I have noted from a number of recruiter e-mail signatures received over the past couple of weeks that the Seek Annual Recruitment Awards are nearly upon us again, and marketing efforts have begun to elicit votes from job seekers. This is a welcome thing for it presents an opportunity for us in the New Zealand recruitment industry to let our hair down a bit (especially as there is no Seek Blue Ball again this year) and celebrate the recruitment firms out there giving great service to their candidates.
Or is it? You see, I have often wondered about the status and substance of these awards. Are they really a useful indicator for potential clients of who is providing the best candidate care? And would this actually succeed in swaying the opinion of a potential client towards a certain agency?
Or are they simply a popularity contest amongst the recruitment firms actually bothered to invest time and effort into a marketing campaign to get job seekers to vote for them?
For those of you who aren’t aware, the SARA’s are awarded to recruitment firms in different categories ranging from small, medium and large in size, to generalist, specialist or IT in nature. The winners are determined by who gets the most votes from “job seekers” that determine that firm to be their favourite recruiter. I put the inverted commas around job seekers because you don’t actually have to be a job seeker, you can be anyone with a computer that doesn’t contain a cookie identifying you as someone who has already voted. The contest is also only open to the firms that choose to enter so it is does not provide complete industry coverage.
I look back at previous winners and finalists of the SARA’s in New Zealand and wonder whether they really are an award worth striving for, or if they might be a bit of a poisoned chalice? I can see 5 or 6 of the previous finalists from the past couple of years who have now totally gone out of business. OK we had a vicious recession to get through but clearly it was astute business practices and hard work that kept companies afloat, not the ownership of a SARA.
I also wonder where are some of New Zealand’s bigger brands and operators? If you look at some of the larger advertisers from the Herald’s annual Career supplement – the likes of Momentum, Gaulter Russell, Numero, OCG, Robert Walters, H2R and Sheffield – they are nowhere to be seen at the SARA’s. It might be presumption on my part but I am imagining these firms don’t even enter into the contest (and a look at their websites indicates a lack of marketing towards the awards).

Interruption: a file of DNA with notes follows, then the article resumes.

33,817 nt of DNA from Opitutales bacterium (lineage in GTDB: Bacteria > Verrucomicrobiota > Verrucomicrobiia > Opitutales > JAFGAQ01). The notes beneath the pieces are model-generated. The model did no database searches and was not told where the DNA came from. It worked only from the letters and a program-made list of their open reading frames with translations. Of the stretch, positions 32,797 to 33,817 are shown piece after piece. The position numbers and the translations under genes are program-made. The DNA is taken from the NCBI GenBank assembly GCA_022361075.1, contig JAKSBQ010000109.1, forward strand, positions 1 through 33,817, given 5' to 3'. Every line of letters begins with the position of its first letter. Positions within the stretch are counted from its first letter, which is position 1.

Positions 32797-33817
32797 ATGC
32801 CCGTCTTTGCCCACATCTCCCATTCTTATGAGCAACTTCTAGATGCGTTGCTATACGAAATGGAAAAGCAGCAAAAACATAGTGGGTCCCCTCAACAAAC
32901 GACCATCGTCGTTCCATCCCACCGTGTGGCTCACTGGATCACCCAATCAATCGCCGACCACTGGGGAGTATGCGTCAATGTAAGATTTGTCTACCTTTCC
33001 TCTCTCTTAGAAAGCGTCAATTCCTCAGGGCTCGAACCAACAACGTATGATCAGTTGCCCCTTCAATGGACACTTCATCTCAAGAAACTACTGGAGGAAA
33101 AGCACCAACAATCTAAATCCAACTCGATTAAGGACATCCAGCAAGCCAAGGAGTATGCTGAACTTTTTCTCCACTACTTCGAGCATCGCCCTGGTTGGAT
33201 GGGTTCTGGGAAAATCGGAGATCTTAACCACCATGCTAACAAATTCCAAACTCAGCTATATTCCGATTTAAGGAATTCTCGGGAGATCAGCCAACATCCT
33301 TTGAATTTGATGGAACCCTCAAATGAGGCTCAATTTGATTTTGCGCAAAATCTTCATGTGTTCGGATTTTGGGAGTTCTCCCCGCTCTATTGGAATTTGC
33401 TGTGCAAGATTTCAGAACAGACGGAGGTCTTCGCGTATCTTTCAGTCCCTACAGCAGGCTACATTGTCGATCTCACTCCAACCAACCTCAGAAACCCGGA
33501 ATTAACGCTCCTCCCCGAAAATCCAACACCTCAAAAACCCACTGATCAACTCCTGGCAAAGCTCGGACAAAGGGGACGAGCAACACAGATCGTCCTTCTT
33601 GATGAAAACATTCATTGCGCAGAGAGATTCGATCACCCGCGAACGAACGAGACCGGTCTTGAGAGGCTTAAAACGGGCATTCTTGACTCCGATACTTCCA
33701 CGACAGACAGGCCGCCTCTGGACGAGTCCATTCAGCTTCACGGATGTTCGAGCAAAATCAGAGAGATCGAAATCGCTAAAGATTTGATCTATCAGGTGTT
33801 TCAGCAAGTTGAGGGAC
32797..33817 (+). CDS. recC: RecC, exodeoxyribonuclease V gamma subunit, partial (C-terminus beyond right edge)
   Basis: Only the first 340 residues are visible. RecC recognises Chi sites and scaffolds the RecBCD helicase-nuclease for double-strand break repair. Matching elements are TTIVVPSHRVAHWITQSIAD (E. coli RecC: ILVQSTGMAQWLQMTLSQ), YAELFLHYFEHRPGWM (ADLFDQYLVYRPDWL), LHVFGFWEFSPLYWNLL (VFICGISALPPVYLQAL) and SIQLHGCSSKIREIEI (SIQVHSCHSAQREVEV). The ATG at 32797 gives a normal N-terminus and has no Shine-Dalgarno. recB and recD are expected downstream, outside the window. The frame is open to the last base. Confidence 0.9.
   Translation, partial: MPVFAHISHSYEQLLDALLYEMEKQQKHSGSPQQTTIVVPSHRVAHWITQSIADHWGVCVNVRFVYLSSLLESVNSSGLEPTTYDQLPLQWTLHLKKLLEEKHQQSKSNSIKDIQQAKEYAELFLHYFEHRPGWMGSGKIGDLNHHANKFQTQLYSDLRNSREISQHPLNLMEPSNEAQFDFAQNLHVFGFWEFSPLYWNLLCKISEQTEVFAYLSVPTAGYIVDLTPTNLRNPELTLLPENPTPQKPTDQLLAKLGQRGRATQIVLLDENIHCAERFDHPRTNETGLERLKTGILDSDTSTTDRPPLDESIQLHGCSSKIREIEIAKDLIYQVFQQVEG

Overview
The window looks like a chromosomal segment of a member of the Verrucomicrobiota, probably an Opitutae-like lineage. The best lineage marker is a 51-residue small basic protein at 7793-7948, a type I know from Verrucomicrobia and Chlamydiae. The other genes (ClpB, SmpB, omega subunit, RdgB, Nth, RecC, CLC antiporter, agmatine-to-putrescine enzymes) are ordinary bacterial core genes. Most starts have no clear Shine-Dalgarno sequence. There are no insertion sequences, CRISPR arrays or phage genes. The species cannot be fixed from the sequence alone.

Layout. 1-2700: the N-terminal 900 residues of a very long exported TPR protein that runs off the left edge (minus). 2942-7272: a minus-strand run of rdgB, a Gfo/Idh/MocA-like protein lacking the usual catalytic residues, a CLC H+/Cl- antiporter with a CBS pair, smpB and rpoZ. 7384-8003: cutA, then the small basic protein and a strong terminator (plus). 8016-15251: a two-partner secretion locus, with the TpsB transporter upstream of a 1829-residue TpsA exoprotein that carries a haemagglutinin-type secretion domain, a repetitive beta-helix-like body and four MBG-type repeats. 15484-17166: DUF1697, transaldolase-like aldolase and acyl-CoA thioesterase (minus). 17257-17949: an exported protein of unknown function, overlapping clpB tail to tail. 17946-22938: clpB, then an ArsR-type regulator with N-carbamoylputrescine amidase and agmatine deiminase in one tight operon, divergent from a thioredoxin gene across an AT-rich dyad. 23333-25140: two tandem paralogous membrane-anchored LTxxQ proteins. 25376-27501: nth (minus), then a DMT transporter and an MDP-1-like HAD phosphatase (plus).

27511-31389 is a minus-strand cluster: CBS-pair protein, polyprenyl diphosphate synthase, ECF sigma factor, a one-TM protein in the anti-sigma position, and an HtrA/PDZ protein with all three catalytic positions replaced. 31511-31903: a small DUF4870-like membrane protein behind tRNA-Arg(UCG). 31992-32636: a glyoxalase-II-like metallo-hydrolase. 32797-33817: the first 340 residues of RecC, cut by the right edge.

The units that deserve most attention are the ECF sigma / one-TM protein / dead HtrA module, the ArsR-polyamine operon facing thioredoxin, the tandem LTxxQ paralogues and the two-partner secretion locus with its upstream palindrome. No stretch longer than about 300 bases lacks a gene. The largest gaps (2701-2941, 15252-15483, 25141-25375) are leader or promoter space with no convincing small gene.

I think the idea of having these awards is fantastic and I for one am really looking forward to the event (if I’m still invited after this). But I just think that a SARA could be something to really covet, to really aspire to, and to proudly market to future potential clients, if they were a bit more than a simple popularity contest, powered by the most active marketers, from the firms that actually bother to enter.
ITCRA sponsor an award for CIO Magazine for “Excellence in IT Recruiting” (won by Absolute IT this year). With these awards IT recruitment companies are assessed on a number factors ranging from client feedback to staff development and are assessed by an independent panel of industry experts – in this case Julie Mills of ITCRA (ex-RCSA President), Brett O’Riley, CEO of NZICT Group and Judy Speight, Executive Director of Accelerating Auckland. Now here is an award that can be held up with pride in front of clients and candidates alike.
Don’t get me wrong, I think the SARA’s are a great idea and, despite the number of previous finalists who have struggled in recent years, there are also a number of winners and finalists who I have worked with extensively and recognize them to be outstanding operators and recruiters. I just think the award itself lacks a little substance and credibility, especially without the entries of some of the other firms mentioned above.